Following is the text of the weekly U.S. Drought Monitor as released by the National Drought Mitigation Center in Lincoln, Nebraska:
Northeast: The Northeast saw some spotty, light precipitation last week, but not enough to warrant any improvement to the existing pockets of D0 as we head into March.
South Atlantic and Central Gulf Coast Regions: After a couple of active weeks brought several pulses of moisture and improvement to the region in early to mid-February, the past week was much quieter, resulting in few changes to this week’s map. Some continued improvement was noted in southern Alabama and parts of the western Florida Panhandle, which goes from D2 to D1. Persistent rains in west central Florida led to a slight trimming of the D2 and D1 there. Farther north, western North Carolina continues to dry out a bit, leading to a slight expansion of D0 in that region. Status quo is the word across the rest of the Southeast this week.
The Southern Great Plains and Louisiana: The tap turned off across all of the southern Plains and Louisiana as well last week, leading to few changes after several weeks of improvement. The only change of note is a slight expansion of D4 in the Big Bend region of west Texas. Most of the region warmed up as well, posting above-normal readings accompanied by much windier weather of late.
The Northern Plains: The past few storm systems have dumped some wet snow across the region, leading to some minor improvement from D1 to D0 in southeastern North Dakota this week. The rest of the region remains unchanged.
West: The most active weather was mostly confined to the Pacific Northwest this week with cooler temperatures prevailing except for the Southwest, which saw above-normal temperatures. Some of the better precipitation fell across parts of the continental divide in north central Colorado and up into southern Wyoming, leading to minor reduction of D0 and D1 there. Favorable Water Year numbers also lead to readjustments and trimming of D2 on the central border between New Mexico and Colorado.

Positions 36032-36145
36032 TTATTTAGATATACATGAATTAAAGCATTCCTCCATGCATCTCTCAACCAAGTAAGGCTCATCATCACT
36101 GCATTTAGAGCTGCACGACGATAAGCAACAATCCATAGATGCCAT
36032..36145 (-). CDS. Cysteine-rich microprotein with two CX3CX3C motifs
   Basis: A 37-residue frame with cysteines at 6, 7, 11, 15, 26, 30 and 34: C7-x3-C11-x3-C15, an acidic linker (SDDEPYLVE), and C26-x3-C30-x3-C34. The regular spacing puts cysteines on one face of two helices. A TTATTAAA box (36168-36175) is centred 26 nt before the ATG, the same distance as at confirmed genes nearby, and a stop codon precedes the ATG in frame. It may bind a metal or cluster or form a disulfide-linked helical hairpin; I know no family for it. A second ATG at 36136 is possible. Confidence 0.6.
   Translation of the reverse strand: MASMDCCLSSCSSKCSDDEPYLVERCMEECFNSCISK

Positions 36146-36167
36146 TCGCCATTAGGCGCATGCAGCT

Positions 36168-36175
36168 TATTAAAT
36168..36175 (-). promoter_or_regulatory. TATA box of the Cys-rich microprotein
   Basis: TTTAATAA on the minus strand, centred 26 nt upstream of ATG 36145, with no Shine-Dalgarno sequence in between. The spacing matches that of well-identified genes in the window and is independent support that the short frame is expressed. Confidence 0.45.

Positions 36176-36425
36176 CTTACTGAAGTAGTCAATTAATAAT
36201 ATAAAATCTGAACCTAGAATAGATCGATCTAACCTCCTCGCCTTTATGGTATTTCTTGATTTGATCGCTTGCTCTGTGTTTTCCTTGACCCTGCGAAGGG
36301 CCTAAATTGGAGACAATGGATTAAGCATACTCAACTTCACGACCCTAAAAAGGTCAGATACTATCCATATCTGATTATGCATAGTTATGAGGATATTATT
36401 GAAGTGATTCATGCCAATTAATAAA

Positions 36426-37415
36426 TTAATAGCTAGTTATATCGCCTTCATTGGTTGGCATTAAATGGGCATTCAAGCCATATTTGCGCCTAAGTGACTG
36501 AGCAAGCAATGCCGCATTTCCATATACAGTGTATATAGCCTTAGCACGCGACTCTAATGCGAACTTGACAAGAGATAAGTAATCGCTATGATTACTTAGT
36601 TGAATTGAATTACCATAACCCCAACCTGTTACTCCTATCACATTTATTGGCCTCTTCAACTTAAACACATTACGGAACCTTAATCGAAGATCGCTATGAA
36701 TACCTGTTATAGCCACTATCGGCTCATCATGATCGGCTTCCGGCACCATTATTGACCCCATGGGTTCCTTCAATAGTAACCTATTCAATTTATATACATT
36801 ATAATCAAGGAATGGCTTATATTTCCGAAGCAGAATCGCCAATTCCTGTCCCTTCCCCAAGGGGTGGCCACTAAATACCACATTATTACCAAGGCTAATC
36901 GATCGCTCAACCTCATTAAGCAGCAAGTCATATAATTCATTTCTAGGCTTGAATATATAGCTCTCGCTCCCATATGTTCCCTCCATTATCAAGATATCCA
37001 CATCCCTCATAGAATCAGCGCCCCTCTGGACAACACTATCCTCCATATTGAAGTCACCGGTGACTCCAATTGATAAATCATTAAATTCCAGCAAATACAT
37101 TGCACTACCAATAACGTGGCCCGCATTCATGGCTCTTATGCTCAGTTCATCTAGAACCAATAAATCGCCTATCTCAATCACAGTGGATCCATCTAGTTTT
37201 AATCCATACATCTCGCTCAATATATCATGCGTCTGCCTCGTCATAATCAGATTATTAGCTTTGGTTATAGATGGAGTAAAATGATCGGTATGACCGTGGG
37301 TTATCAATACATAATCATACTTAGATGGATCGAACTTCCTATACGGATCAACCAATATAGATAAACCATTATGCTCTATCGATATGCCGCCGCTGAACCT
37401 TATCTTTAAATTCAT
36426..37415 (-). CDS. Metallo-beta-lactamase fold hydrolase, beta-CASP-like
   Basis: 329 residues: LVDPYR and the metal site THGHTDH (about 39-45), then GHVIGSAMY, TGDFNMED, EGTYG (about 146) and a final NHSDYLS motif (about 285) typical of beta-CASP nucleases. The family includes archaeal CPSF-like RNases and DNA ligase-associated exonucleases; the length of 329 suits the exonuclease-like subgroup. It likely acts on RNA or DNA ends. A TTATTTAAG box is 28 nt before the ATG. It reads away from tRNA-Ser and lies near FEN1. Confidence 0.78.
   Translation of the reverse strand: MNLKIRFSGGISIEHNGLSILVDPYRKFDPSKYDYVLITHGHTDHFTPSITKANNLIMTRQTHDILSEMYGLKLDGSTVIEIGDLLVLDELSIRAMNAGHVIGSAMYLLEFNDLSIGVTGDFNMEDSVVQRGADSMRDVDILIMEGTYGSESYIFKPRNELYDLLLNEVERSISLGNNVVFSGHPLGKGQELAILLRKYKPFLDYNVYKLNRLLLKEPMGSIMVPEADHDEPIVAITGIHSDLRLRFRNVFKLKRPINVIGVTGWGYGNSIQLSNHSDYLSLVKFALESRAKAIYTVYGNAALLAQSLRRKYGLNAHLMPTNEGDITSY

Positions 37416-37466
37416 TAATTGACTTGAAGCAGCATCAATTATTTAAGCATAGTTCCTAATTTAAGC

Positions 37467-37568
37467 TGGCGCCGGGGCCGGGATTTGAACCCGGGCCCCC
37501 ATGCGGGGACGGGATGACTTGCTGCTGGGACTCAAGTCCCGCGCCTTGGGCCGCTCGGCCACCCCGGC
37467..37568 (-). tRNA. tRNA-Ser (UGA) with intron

Bigger changes occurred farther west this week with more introduction and expansion of D2 across the Wasatch Range in Utah, more of northern Nevada and farther south across the Sierra-Nevadas in California. Water Year snow water equivalent values are historically low with not much in the way of time to make up the extreme deficits. Most of the region is still living off the benefits of good snows and water from last winter, which may help to mitigate impacts to some degree, but there are already concerns about water allocation limits during the upcoming growing season.
Hawaii: There are many notable changes across the state this week, starting in the west with Kauai, where favorable rains led to the removal of D0. Oahu also shared in the improvements with a reduction of D1 to D0 there. The rains didn’t come to Molokai this week; reservoir levels continue to drop and water restrictions remain on agricultural activity, leading to an introduction of D4 across the western half of the island. Maui remains dry as well, especially on the leeward side where D3 has encroached upon the Upcountry and Kaupo areas, leading to rangeland/feed issues for livestock there. The Big Island saw a bit of both worlds (wet and dry) last week as the windward side received ample precipitation, which led to a reduction of the D0. On the Kona side, D1 had been degraded to D2 and D3 has expanded northward from the South Kohala region into the lower leeward reaches of the Kohala Mountains.
Looking Ahead: During the next 5 days (March 1 - 5, 2012), the forecast calls for a good chance of heavy rains across parts of the Southeast, particularly northern Alabama, northern Georgia and the Carolinas. Florida and other parts across the coastal Gulf Coast regions can also expect more modest, normal-like totals for this time of year. The Pacific Northwest remains in its active pattern, which may also be shared across the Sierra-Nevadas and the Wasatch Range in Utah as well. Temperatures are expected to be below normal for most of the West over this time period while most everyone else east of the Rockies can expect above-normal readings except for the northern Great Lakes region and into Minnesota, where cooler temperatures should prevail.
The Climate Prediction Center (CPC) 6-10 day (March 6 - 10, 2012) outlook is favoring another wet period across the Pacific Northwest. The Southwest and southern Plains don’t look as good during this period, with below-normal precipitation being most likely. Temperatures across most of the Intermountain West and coastal Pacific states are expected to be below normal. The eastern half of the country from Texas to the Northeast and Southeast is looking at good chances for above-normal temperatures.
SOURCE: National Drought Mitigation Center